EXPLAINED: PE RATIO What, Why, How and Why?
In this article, I want to explain a very important share ratio that is used in Fundamental Analysis… I will do this with a Ask Question then Answer Approach… It’s to the point and useful for you to save…
What is the PE ratio?
The price-to-earnings ratio or P/E is a financial ratio used to evaluate a company’s share.
How is it calculated?
Current market’s price / Earnings Per Share ( EPS ).
Share price / EPS
What does it show you?
It shows you whether a company’s stock (based on its earnings ) is:
Overvalued or Undervalued.
Also, it gives an indication on how many years it will take for the earnings of the company to equal to the share price.
What does a HIGH PE show?
• A very high PE could mean the share may be overvalued.
• Investors are paying more for each rand or dollar of earnings .
• It will take longer for the investors to recoup their investments.
What does a LOW PE show?
• Share may be undervalued.
• This could signal a buying signal for investors.
• Or it could signal danger as to why investors aren’t buying the share price up.
What are the advantages of a PE?
1. Gives an indication on how long it will take to make up for the investment.
2. Can signal buying opportunities in some shares.
3. Can give you an example of what one company’s PE ratio is in comparison to other shares in its sector.
What are the disadvantages of a PE?
1. Does not take into account of the company’s growth or future earnings potentials (You’ll need the PEG ratio).
2. Doesn’t include the company’s dividends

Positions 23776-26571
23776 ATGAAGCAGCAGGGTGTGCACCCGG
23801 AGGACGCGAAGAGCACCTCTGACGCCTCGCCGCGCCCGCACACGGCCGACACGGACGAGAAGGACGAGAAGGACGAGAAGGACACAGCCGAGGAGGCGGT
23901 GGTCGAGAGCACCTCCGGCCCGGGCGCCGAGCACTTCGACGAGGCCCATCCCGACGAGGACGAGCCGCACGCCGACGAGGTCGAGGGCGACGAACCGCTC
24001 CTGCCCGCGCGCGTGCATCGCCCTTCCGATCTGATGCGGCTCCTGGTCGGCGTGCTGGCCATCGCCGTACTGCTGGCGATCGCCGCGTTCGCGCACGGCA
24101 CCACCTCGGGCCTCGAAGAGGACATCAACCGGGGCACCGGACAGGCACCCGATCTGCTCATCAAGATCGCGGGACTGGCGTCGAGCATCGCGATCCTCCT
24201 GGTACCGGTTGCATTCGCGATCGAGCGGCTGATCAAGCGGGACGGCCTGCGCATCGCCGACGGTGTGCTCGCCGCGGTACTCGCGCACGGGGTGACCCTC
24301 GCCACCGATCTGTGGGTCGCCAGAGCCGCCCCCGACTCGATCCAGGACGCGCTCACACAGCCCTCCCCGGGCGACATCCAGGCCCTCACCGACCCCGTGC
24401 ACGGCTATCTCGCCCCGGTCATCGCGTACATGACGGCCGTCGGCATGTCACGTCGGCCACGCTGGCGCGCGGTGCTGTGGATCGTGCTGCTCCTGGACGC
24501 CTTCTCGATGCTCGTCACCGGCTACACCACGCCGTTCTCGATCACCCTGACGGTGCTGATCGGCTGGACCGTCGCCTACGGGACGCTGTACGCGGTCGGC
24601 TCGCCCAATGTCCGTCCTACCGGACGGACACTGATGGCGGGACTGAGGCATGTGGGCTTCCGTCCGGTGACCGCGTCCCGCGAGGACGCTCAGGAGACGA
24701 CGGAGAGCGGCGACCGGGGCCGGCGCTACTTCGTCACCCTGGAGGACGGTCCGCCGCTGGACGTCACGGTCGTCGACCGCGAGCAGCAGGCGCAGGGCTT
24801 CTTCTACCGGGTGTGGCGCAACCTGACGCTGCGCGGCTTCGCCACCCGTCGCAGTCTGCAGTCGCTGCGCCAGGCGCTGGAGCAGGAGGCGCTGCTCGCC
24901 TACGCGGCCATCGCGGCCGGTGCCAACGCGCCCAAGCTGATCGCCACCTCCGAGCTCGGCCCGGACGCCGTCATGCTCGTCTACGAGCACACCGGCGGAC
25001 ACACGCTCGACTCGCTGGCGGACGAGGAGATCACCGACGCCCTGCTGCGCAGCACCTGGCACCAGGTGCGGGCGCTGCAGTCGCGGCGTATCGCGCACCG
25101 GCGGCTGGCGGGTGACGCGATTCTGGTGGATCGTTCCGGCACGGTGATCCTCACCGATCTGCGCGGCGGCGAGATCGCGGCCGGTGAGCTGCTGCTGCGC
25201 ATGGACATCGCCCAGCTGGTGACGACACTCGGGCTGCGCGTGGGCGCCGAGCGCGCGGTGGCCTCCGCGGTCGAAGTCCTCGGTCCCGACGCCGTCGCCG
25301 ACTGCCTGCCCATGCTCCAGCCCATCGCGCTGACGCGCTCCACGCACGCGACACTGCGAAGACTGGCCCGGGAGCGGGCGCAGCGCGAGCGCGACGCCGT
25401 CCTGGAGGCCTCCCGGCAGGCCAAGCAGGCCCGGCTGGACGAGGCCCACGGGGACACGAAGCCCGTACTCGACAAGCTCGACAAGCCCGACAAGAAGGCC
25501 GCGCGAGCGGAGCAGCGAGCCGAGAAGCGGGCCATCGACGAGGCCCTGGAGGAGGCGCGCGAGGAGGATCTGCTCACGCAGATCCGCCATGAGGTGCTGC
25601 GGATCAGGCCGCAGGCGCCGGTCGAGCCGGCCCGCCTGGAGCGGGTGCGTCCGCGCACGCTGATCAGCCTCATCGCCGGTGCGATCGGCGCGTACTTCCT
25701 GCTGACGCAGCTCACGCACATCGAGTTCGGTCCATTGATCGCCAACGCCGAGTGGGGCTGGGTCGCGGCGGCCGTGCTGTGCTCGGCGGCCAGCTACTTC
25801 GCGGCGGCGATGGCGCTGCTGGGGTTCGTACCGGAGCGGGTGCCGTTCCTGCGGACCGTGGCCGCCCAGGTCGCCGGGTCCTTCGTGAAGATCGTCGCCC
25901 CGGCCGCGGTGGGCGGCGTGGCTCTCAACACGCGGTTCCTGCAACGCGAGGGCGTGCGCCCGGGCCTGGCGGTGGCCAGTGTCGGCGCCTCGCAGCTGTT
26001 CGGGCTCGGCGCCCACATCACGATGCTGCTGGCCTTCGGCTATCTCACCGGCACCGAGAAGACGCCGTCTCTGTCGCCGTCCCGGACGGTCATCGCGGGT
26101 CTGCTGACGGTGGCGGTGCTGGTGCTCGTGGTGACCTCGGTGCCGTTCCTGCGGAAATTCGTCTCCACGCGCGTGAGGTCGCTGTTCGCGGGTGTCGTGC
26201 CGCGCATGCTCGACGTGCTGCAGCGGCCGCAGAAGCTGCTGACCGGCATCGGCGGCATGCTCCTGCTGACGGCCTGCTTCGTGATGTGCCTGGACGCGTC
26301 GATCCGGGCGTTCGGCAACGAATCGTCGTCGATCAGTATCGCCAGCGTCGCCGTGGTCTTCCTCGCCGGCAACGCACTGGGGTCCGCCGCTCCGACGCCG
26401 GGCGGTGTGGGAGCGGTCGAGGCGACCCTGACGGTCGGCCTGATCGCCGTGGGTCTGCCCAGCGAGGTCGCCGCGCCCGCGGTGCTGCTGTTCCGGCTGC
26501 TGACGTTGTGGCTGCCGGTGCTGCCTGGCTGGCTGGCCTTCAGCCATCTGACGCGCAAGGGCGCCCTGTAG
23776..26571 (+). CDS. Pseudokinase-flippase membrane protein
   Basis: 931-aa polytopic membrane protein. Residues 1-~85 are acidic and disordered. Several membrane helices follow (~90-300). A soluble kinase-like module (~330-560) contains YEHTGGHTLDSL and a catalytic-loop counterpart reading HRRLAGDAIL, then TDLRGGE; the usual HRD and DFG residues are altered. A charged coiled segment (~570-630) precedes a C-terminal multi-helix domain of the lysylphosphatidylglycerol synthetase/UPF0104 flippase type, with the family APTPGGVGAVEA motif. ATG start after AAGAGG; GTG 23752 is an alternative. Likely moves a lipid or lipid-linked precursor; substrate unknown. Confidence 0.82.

3. Doesn’t take into account of the other financial indicators.
Note: You need to use other ratios and financial indicators to base a decision. PE isn’t good enough. The PEG Ratio is more reliable as it takes into account the growth rate of the PE over the years.
Example of an Overvalued PE ratio:
Share price R200
EPS ( Earnings Per Share): R10
P:E Ratio = 20 (R200 / R10)
This means investors are willing to pay R20 for every R1 of the company’s earnings . Or they are willing to pay 20 times more than what the EPS is.
This is unstable as what the company is priced at versus what the investors have priced the company at could result in a bubble.
And so it can get to the point where investors start selling their stock which will cause a drop in price.
Also, the P:E ratio states it will take 20 years for the investors to get their money’s worth.
However, if the prospects are good and the company is showing strong future growth, this could be a reason why investors are paying a PREMIUM for their stock.
Example of an Undervalued PE ratio:
Share price R100
EPS ( Earnings over the share price): R25
P:E Ratio = 4 (R100 / R25)
This means investors are not willing to pay a higher price for the company’s earning. In this case, they are only paying 8 times more than what the EPS is.
This could indicate that the company is going through financial difficulties and is NOT expected to grow.
However, it’s not easy to calculate what a HIGH or LOW PE ratio is for just any company. This is because you need to compare it to their competitors and peers.
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